Biden’s nominee for Fed’s No. 2 post says combating inflation top task


Lael Brainard, a member of the Federal Reserve Board of Governors and President BidenJoe BidenObama backs Biden push on changing filibuster House to vote on consolidated election bill Thursday, Pelosi says Overnight Defense & National Security — Differences remain between NATO, Russia MORE’s pick for vice chair of the central bank, will testify on Thursday that rising inflation in the U.S. is the “most important task” the Fed faces.

Brainard will tell members of the Senate Banking Committee during her confirmation hearing on Thursday that inflation in the country is “too high,” before laying out the central bank’s goal of bringing prices down. 

“[I]nflation is too high, and working people around the country are concerned about how far their paychecks will go. Our monetary policy is focused on getting inflation back down to 2 percent while sustaining a recovery that includes everyone,” Brainard will say in her opening statement, which was published on Wednesday.

“This is our most important task,” she will add.

Brainard is slated to testify before the Senate committee one day after the Labor Department announced that the consumer price index (CPI), a key gauge of prices in the U.S., rose seven percent in the year ending in December, which is the highest increase recorded since 1982.

In December alone, the CPI increased by 0.5 percent.

The rising prices are placing a burden on Americans nationwide, who are now forced to spend more money on a variety of goods including apparel and vehicles.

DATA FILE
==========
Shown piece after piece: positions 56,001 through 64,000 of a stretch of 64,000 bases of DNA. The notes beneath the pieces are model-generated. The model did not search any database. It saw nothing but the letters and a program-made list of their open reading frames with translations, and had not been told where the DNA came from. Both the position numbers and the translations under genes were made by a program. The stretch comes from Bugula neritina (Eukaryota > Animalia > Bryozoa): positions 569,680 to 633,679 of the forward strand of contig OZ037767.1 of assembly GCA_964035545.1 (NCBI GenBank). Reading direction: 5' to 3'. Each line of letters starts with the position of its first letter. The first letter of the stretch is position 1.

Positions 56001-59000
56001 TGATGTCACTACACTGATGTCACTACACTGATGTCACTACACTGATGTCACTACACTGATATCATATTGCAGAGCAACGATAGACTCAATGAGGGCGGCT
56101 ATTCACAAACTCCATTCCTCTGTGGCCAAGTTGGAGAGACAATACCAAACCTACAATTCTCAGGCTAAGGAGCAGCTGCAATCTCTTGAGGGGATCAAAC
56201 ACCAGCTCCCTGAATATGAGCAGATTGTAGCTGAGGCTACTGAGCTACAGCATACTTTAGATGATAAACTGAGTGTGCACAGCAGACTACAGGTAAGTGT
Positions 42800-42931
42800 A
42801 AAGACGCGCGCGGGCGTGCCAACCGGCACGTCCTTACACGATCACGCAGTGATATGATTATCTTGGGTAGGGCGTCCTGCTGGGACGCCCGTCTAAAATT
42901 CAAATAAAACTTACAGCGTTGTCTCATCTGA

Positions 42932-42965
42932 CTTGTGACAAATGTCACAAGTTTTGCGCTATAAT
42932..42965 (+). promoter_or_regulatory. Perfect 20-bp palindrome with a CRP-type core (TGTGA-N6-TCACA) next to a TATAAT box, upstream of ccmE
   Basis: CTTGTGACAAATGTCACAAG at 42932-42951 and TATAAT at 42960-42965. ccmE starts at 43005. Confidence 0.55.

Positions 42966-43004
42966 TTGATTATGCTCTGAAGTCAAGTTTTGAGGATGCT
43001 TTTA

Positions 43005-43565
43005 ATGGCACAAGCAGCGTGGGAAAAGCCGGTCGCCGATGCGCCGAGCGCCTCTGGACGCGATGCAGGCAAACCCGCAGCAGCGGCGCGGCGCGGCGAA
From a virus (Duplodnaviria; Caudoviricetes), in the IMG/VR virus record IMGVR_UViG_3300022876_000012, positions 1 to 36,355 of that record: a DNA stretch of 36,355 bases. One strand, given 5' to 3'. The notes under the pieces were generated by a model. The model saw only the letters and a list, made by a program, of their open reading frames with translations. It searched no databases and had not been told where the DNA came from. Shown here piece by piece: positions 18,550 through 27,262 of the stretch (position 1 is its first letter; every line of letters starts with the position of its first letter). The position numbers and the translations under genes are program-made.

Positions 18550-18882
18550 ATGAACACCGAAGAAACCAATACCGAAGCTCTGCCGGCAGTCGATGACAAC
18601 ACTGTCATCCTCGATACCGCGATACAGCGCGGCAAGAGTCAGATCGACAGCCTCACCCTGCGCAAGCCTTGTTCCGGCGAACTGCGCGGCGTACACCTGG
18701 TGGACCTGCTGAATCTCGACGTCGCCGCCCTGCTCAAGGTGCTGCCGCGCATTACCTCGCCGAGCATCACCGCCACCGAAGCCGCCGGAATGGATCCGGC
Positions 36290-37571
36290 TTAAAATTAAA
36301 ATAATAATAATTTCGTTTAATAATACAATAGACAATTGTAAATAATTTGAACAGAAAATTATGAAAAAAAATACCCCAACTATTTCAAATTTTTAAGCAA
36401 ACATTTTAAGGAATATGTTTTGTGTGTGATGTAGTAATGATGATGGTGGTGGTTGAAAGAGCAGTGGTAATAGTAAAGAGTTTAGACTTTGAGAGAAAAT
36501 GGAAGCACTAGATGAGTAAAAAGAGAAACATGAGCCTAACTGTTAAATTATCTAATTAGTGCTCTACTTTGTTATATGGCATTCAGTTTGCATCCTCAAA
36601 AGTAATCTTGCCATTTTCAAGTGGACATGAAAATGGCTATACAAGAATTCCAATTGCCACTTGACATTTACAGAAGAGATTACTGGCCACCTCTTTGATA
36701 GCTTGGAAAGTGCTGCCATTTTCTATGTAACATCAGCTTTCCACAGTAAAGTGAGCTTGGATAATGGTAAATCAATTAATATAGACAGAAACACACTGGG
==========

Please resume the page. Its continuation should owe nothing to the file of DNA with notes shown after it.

Biden nominated Brainard to serve as vice chair of the Fed in November, and renominated Fed Chair Jerome PowellJerome PowellInflation offers steep hike for Biden Equilibrium/Sustainability — Skiers adapt to climate change The Hill’s Morning Report – Biden champions filibuster reform, but doesn’t have the votes MORE to serve another term as chief of the central bank.

Powell testified before the Senate Banking Committee on Tuesday for a confirmation hearing, a large part of which focused on inflation. He pledged that the central bank will prevent inflation from becoming “entrenched,” and called the high prices a “severe threat” to achieving maximum employment.

Brainard on Wednesday will tell the committee that the economy is currently “making welcome progress, but the pandemic continues to pose challenges.”

“Our priority is to protect the gains we have made and support a full recovery,” she will add.





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